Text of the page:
It’s an arrestingly simple theory that sounds logical and appealing (and it’s easy to memorize for an exam, I guess). The only problem with that theory is that it’s wrong—plain and simple.
Money Out Of Thin Air…
What’s wrong with the money multiplier? Everything! Most of the money we use in our economy in day-to-day transactions is created by commercial banks when they make loans. But where did that money come from in the first place? The textbook answer would be: from deposits. Jan, in our example above, made a deposit first before Jolanda was able to get a loan—where Jan got the cash in the first place is not addressed. Presumably from the central bank who issued the notes—which, as you will see in a moment, only adds to the confusion as to what type of money central banks issue, who can hold this money and whether it is actually lend out. Outside the imaginary economy of our textbooks the answer would be: from the keyboard of whoever is responsible for issuing a loan at the bank, that is money was created “out of thin air.”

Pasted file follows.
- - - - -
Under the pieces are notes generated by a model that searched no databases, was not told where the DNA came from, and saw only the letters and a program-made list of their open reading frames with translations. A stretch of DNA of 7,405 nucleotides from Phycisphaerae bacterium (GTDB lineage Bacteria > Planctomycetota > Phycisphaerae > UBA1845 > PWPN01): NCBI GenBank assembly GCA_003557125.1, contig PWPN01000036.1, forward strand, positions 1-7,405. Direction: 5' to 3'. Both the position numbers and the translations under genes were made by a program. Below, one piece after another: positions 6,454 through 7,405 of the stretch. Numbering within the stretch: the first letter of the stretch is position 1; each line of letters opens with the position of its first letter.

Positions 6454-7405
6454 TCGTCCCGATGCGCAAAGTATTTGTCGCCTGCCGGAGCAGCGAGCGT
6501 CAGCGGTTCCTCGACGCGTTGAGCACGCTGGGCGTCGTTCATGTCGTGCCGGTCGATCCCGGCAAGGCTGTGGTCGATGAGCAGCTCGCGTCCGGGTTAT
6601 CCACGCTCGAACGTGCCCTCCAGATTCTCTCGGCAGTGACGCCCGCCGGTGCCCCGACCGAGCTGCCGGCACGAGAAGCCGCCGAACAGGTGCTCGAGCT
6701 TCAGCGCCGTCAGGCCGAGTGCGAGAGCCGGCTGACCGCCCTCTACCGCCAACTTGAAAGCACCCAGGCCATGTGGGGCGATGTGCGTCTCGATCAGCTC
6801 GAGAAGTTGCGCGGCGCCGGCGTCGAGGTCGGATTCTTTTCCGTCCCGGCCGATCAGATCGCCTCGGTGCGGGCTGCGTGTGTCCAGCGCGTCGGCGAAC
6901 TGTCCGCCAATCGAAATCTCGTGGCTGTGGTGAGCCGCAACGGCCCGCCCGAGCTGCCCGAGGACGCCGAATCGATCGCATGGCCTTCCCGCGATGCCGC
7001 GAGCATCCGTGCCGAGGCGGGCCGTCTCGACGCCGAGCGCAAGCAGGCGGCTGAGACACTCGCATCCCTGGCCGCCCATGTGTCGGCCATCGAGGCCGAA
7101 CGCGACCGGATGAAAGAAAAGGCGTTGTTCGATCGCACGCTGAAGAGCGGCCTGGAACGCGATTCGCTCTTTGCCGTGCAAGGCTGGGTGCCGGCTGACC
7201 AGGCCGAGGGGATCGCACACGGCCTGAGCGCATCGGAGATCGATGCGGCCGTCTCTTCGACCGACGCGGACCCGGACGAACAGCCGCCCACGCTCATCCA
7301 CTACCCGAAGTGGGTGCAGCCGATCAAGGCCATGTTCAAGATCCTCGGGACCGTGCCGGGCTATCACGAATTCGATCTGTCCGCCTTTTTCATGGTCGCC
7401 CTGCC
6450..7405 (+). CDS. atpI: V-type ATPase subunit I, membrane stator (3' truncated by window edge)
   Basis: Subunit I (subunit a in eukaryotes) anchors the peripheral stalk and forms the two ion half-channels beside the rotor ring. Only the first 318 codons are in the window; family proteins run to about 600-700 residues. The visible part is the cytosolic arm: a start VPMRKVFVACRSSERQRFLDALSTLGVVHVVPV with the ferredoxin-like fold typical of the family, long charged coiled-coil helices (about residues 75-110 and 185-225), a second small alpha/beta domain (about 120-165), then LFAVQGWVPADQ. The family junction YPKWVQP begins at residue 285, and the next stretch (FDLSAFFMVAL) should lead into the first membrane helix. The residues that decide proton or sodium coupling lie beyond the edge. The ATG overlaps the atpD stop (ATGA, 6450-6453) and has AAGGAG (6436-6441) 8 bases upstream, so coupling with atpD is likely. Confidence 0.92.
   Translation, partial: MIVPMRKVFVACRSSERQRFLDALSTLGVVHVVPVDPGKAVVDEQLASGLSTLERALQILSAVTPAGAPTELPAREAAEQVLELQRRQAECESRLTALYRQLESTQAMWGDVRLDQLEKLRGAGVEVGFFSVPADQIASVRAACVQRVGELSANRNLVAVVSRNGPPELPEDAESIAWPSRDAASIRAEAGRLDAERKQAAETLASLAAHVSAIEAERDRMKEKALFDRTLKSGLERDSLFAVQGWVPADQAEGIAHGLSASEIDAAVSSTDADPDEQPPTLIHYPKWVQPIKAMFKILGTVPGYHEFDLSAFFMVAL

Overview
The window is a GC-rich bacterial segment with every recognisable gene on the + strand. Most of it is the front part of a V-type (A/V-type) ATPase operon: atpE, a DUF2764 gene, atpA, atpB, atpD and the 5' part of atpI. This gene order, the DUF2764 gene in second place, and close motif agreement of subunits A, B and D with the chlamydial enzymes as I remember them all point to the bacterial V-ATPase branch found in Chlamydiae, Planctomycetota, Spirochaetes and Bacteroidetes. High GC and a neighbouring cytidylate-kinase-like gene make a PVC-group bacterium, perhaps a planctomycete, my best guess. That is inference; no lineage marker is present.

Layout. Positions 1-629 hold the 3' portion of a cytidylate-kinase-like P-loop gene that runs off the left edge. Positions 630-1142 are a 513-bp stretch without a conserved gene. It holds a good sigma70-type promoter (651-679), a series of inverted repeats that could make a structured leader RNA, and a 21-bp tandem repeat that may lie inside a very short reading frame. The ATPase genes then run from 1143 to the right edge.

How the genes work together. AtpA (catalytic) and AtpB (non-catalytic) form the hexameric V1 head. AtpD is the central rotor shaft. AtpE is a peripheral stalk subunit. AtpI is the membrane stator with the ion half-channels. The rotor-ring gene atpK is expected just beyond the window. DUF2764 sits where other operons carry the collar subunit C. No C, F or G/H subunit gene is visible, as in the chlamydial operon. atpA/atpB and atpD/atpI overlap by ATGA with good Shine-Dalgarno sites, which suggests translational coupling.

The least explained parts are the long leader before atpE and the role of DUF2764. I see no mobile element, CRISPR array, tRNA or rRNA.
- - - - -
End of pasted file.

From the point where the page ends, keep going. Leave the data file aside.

Contrary to what the textbook says (or tries to insinuate): banks don’t lend out deposits (nor do they lend out reserves). Instead, banks create deposits whenever they make loans. This very simple insight seemingly defies both economic logic and, for some at least, a sense of justice. As Professor of Economics Perry Mehrling wrote: “This process apparently offends common sense understanding of what it means to make a loan—I can only lend you a bicycle if I already possess a bicycle.” A quick search on the Internet will cause further puzzlement. You might discover that lots of countries (UK, Canada, New Zealand) have no reserve requirements at all. What’s the money multiplier in those economies? Infinity? Are they all free to create as much credit / money as they want? Do they? Hardly. So other things than reserve requirements seem to matter – the money multiplier cannot explain this.